‘Immunity clause removal won’t check corruption’


July 28, 2013 by LEKE BAIYEWU and ALLWELL OKPI

Human rights and civil society groups have said the partial removal of immunity clause by the House of Representatives in the ongoing constitution review will not check the spate of corruption in the country.

The groups said impunity was the bigger challenge facing the country and not corruption, adding that more emphasis should be placed on implementation and enforcement of existing criminal laws.

The House had on Wednesday, while passing 85 new clauses to the 1999 Constitution (as amended), rejected immunity for the President, Vice-President, state governors and their deputies facing criminal charges.

With the amendment, the beneficiaries of the clause would vacate office, if convicted of any criminal offence.

Of the 339 at the plenary session, 306 had voted to remove the clause, 17 opposed it, while 14 abstained. The House has 360 members.

Reacting to the amendment, the Socio-Economic Rights and Accountability Project said what the country needed was the political will to enforce existing criminal laws without fear or favour.

The Executive Director, SERAP, Mr. Adetokunbo Mumuni, told SUNDAY PUNCH in an interview that only 74 Nigerians enjoyed the protection for a maximum of eight years.

He queried why many public officers found to be corrupt and who did not enjoy the constitutional protection had not been prosecuted.

He expressed concern over the failure to prosecute corrupt former heads of government that had stopped enjoying immunity from prosecution.

He warned against executive cover for criminal suspects because they were associates of those in power.

Mumuni said, “The immunity clause covers only 74 people in Nigeria – the president, vice-president, 36 governors and their deputies. What has been done to all those that do not enjoy the immunity? Some (former) governors no longer enjoy immunity but what has been done about their investigations, which show that they stole and embezzled state funds?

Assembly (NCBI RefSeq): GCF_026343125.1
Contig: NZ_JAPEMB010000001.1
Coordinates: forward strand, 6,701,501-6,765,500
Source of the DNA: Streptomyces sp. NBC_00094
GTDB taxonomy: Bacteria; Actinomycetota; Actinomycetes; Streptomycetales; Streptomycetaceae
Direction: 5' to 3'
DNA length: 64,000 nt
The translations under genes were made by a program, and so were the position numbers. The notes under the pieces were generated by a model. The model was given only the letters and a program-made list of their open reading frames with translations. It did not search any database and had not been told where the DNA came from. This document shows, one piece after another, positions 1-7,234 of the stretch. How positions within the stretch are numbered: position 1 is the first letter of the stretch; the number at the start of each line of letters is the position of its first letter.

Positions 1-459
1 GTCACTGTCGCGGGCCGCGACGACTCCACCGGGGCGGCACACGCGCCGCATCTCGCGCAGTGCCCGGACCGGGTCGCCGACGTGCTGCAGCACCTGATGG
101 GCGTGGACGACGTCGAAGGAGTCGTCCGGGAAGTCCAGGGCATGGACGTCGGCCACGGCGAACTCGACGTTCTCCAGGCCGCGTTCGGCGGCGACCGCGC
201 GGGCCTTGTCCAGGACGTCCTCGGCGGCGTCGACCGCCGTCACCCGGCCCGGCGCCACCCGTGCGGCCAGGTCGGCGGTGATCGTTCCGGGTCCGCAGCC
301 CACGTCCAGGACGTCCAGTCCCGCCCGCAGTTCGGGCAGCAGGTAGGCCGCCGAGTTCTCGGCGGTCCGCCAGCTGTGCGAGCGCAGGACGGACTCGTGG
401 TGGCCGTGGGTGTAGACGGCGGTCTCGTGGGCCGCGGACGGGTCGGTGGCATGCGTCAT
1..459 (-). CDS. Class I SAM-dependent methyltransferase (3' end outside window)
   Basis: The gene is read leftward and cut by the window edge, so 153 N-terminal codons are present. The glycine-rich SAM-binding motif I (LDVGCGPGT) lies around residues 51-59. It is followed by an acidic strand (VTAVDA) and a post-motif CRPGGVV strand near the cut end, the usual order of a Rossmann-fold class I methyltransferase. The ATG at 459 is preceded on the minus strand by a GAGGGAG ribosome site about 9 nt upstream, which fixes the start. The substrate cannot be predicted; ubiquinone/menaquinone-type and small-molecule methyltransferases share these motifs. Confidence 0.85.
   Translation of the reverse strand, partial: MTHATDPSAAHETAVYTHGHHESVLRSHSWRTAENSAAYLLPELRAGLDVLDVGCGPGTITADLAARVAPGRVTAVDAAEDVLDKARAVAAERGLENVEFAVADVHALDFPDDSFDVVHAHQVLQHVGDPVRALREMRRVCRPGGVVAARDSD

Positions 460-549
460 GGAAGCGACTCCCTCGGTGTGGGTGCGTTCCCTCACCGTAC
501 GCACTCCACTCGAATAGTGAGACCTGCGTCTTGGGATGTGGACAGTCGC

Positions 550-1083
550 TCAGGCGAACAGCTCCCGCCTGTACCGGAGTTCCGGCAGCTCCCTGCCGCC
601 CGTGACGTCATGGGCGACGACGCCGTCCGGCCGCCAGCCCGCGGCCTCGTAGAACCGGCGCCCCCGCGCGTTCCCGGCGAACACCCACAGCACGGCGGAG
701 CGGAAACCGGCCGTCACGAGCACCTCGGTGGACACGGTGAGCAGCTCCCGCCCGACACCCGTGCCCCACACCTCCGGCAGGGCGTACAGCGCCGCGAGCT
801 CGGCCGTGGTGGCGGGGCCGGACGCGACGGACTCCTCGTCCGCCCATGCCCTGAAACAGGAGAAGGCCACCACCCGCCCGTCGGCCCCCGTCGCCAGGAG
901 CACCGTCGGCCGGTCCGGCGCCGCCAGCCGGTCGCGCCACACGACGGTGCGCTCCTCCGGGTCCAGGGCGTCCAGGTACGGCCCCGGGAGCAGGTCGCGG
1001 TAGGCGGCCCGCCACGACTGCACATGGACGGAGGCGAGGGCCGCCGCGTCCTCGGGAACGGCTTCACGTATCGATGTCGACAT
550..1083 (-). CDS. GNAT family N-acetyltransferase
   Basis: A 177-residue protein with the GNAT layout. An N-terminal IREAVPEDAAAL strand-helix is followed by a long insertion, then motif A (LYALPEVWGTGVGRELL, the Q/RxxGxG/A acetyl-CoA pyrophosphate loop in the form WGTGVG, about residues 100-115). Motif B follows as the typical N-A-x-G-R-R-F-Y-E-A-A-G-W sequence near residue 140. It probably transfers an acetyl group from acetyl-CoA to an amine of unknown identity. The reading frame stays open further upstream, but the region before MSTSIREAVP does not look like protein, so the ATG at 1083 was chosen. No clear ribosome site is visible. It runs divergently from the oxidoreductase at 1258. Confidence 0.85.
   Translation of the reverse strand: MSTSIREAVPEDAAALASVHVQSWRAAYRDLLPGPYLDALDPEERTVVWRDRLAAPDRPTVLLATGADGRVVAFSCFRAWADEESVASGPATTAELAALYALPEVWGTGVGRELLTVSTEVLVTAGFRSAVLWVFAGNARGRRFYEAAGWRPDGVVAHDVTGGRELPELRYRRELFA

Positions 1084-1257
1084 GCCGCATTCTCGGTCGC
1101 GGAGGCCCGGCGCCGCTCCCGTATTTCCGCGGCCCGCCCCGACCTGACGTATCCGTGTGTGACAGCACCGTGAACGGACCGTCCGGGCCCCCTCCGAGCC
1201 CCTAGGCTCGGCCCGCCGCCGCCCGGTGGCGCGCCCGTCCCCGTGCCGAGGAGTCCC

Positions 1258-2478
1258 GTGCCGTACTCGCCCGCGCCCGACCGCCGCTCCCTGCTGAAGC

“The issue is not about removing the immunity clause. While I agree that it is a step in the right direction, I don’t think it will solve any problems. The question is, ‘Where is the political will and the seriousness to take on anybody that has carried out corrupt activities headlong, no matter who they are?’

“It is not about the National Assembly making or amending laws; there are sufficient laws to tackle corruption in Nigeria. The challenge is implementation and enforcement of those laws. The laws should be applied even-handedly not selectively. Two plus two must not be four for some people, nine for another, and 13 for others.”

The Executive Chairman, CACOL, Mr. Debo Adeniran, in a separate interview, described the removal as tricking the public into believing that the House was responsive to their needs.

Adeniran said, “What they (the House) need to do is to get themselves busy with carrying out their oversight functions over the other arms of government, ministries, departments and agencies. If they had got themselves busy with this, all the criminal acts committed by governors and others would have been nipped in the bud. At the end of the day, they would have been seen to be proactive.”

The Save Nigeria Group, however, said the removal was necessary to remove the shield covering the beneficiaries from prosecution.

The spokesperson, SNG, Mr. Yinka Odumakin, said, “It is the best thing that ever came out of the House of Reps because the immunity is an irregularity in our constitution. It shields criminals from prosecution and encourages the culture of impunity.

“We have had leaders who did wonders in this country without immunity. When Chief Obafemi Awolowo carried out all he did in the Western Nigeria, did he enjoy any immunity? If anybody needs immunity to function as a governor, it means he’s a criminal.”

He disagreed that frivolous petitions would lead to distraction.

Odumakin noted that the judiciary was competent to strike out frivolous petitions, adding that filing such was a punishable offence.

The President, Campaign for Democracy, Dr. Joe Odumakin, equally said the removal of the clause from the constitution would help in the fight against corruption.

She added that the judiciary should also be strengthened to give the anti-graft war more bite.

She said, “The removal of immunity clause is long overdue. It is going to help in fight against corruption because those big time thieves have always shielded themselves under the immunity clause. With this removal, they will know that there is no hiding place.

“They will know that they will be held accountable by the law for any of their actions. It is not proper for some people to be above the law.”

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